Congratulations, Mr. Trump! You did it again. Thanks to special council Mueller’s recently released report, a 400 page document that at the time of this writing still has not been released to the public who paid for it, and thanks also to our newly appointed attorney general Mr. Barr who insists that a sitting president cannot be indicted and who, rather than releasing the whole document to the American people, decided to release his four page version of a summary of those pages to the public, Donald Trump comes out of two years of investigations of “Russia Gate” smelling like a rose to his political base and to the ethic-deprived Republican Party. No wonder! A morally corroded Republican government finds nothing wrong with its leader who might just be a moral cretin, as David Brooks, the Opinion Columnist of the New York Times (Feb. 28, 2019), suggests.
Will the population clamoring for the release of the entire report be responded to affirmatively? If so, how long will it be before this happens? Who knows? But if so, how will we be certain that important parts of the text will not have been deleted by a process similar to the famous Nixon tape erasures?
It is difficult not to become cynical about the goings on in Washington with a US president “desperate for approval,” blind to criticism thanks to his narcissism and insistence on living in a self-created unreal world. One is inclined to pity this creature were it not for this creature’s malevolence that is ruining not only our country but planet earth.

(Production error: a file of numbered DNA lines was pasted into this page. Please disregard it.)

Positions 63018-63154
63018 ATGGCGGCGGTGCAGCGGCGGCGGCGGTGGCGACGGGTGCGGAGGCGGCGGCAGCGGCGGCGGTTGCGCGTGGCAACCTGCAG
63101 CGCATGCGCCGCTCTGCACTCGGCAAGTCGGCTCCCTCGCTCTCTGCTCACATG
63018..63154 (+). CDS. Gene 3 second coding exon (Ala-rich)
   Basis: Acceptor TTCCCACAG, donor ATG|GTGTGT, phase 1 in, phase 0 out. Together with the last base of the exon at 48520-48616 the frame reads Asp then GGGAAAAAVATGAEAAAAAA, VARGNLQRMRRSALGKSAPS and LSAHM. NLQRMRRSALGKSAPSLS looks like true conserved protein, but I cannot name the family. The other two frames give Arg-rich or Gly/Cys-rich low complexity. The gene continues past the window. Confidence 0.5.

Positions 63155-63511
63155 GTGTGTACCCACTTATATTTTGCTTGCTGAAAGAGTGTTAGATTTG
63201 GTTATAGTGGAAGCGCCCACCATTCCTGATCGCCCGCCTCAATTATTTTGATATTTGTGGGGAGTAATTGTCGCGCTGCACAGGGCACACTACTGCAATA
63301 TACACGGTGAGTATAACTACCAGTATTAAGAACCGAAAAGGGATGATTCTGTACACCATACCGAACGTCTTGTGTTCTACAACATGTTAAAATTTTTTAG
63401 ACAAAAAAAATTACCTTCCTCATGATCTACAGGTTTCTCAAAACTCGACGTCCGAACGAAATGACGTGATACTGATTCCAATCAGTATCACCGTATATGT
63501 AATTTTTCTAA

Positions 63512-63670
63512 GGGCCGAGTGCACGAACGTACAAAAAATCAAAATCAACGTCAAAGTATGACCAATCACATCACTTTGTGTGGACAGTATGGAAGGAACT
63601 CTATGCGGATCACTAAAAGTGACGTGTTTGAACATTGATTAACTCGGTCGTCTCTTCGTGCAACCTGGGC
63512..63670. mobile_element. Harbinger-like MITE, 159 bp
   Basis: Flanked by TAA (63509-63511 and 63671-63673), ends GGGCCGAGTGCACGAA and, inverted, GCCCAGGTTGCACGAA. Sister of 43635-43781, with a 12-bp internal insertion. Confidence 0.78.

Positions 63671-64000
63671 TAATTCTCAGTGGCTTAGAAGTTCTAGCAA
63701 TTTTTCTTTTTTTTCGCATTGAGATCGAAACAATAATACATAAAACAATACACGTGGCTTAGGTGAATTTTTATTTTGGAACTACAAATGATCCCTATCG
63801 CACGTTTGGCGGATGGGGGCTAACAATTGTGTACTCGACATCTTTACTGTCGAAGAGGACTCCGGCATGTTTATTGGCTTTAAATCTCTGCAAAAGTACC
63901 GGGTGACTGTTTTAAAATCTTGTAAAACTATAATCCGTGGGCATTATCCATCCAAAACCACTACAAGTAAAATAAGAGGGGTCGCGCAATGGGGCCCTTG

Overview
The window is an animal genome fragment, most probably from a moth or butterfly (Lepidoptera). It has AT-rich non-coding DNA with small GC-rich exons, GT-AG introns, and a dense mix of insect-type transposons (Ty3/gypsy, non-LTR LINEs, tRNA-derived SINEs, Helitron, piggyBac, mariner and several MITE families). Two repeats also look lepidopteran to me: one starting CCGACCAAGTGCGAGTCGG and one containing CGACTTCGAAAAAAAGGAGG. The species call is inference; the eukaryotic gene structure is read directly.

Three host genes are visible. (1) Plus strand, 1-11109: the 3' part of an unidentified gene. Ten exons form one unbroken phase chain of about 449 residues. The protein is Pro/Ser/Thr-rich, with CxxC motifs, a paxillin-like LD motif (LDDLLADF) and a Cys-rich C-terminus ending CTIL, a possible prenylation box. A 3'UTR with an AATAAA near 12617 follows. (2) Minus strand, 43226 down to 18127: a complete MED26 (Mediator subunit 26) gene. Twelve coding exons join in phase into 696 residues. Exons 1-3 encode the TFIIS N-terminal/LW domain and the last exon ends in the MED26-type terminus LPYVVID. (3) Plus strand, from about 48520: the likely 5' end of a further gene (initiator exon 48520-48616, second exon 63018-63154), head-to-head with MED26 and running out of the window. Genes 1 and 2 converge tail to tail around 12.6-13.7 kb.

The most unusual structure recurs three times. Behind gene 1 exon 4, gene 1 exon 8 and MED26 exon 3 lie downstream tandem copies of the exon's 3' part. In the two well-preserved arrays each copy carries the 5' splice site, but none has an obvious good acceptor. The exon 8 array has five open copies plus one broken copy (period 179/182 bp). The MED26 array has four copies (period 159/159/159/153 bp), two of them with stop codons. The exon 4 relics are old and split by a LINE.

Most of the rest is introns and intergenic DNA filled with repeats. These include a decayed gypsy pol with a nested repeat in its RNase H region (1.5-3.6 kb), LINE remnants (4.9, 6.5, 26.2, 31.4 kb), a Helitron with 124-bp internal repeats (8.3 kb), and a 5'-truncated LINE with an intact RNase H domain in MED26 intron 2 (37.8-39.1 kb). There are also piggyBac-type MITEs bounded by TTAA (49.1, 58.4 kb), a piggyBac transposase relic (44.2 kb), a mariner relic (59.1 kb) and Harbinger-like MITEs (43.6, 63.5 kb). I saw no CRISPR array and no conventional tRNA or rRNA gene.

Having gotten the above off my chest, I return now to David Brooks’ excellent article in the New York Times referred to above. In this piece Brooks expresses wonderment about “who didn’t love Donald Trump?” Brooks continues with, “I often wonder who left an affection void that he has tried to fill by winning attention…He has turned his life into a marketing strategy…His desperate attempts to be loved have made him unable to receive love.”
This kind of apology for our president and his deeply flawed behavior is tantamount to reading a tearjerker. David Brooks whom I admire as a fine Opinion Columnist, in entering the professional domain of psychology with the above mentioned article, has overstepped his competence, in my opinion. This said, I am not suggesting that the article does not contain material worth reading.
As an educator for the last fifty some years, I find Trump’s thuggish behavior which is totally unbecoming of a US president, rooted not in his having suffered from deprivation of love but rather from his lack of a sound holistic education and from his having been brought up in a surrounding of wealth from his earliest years, with a silver spoon in his mouth. The man does not understand a fellow human’s suffering. He is incapable of experiencing compassion. My purpose in what follows here is not an effort to discover in detail Trump’s failed educational development but rather to lament the decline of the quality of higher education in our country in recent years or even decades.